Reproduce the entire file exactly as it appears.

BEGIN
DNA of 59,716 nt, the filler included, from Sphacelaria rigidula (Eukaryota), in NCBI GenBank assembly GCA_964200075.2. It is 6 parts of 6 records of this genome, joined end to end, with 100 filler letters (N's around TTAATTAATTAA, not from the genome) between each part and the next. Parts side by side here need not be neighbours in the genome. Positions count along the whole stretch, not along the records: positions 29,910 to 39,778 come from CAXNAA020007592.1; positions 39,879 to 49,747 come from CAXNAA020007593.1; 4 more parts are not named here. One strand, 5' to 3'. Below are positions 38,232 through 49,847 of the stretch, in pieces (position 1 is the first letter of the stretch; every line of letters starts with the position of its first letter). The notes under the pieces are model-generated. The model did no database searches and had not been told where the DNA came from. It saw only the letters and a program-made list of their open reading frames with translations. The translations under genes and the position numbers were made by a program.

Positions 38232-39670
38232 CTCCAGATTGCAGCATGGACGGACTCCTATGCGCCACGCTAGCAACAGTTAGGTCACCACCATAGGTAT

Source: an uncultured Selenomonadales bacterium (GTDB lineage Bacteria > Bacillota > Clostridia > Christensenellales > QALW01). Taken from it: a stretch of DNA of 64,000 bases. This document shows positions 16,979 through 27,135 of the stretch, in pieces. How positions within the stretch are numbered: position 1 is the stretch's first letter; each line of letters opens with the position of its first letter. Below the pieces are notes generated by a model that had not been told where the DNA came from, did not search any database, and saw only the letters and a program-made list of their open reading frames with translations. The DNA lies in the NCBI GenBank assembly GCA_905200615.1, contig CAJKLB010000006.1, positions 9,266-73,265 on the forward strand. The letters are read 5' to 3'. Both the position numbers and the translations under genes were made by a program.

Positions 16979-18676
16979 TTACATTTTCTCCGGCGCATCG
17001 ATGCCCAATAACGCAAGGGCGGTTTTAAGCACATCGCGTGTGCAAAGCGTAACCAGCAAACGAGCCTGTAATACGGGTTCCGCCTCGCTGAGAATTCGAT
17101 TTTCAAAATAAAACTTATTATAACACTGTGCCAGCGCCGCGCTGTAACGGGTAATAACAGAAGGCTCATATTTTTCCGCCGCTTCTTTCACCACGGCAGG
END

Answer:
DNA of 59,716 nt, the filler included, from Sphacelaria rigidula (Eukaryota), in NCBI GenBank assembly GCA_964200075.2. It is 6 parts of 6 records of this genome, joined end to end, with 100 filler letters (N's around TTAATTAATTAA, not from the genome) between each part and the next. Parts side by side here need not be neighbours in the genome. Positions count along the whole stretch, not along the records: positions 29,910 to 39,778 come from CAXNAA020007592.1; positions 39,879 to 49,747 come from CAXNAA020007593.1; 4 more parts are not named here. One strand, 5' to 3'. Below are positions 38,232 through 49,847 of the stretch, in pieces (position 1 is the first letter of the stretch; every line of letters starts with the position of its first letter). The notes under the pieces are model-generated. The model did no database searches and had not been told where the DNA came from. It saw only the letters and a program-made list of their open reading frames with translations. The translations under genes and the position numbers were made by a program.

Positions 38232-39670
38232 CTCCAGATTGCAGCATGGACGGACTCCTATGCGCCACGCTAGCAACAGTTAGGTCACCACCATAGGTAT

Source: an uncultured Selenomonadales bacterium (GTDB lineage Bacteria > Bacillota > Clostridia > Christensenellales > QALW01). Taken from it: a stretch of DNA of 64,000 bases. This document shows positions 16,979 through 27,135 of the stretch, in pieces. How positions within the stretch are numbered: position 1 is the stretch's first letter; each line of letters opens with the position of its first letter. Below the pieces are notes generated by a model that had not been told where the DNA came from, did not search any database, and saw only the letters and a program-made list of their open reading frames with translations. The DNA lies in the NCBI GenBank assembly GCA_905200615.1, contig CAJKLB010000006.1, positions 9,266-73,265 on the forward strand. The letters are read 5' to 3'. Both the position numbers and the translations under genes were made by a program.

Positions 16979-18676
16979 TTACATTTTCTCCGGCGCATCG
17001 ATGCCCAATAACGCAAGGGCGGTTTTAAGCACATCGCGTGTGCAAAGCGTAACCAGCAAACGAGCCTGTAATACGGGTTCCGCCTCGCTGAGAATTCGAT
17101 TTTCAAAATAAAACTTATTATAACACTGTGCCAGCGCCGCGCTGTAACGGGTAATAACAGAAGGCTCATATTTTTCCGCCGCTTCTTTCACCACGGCAGG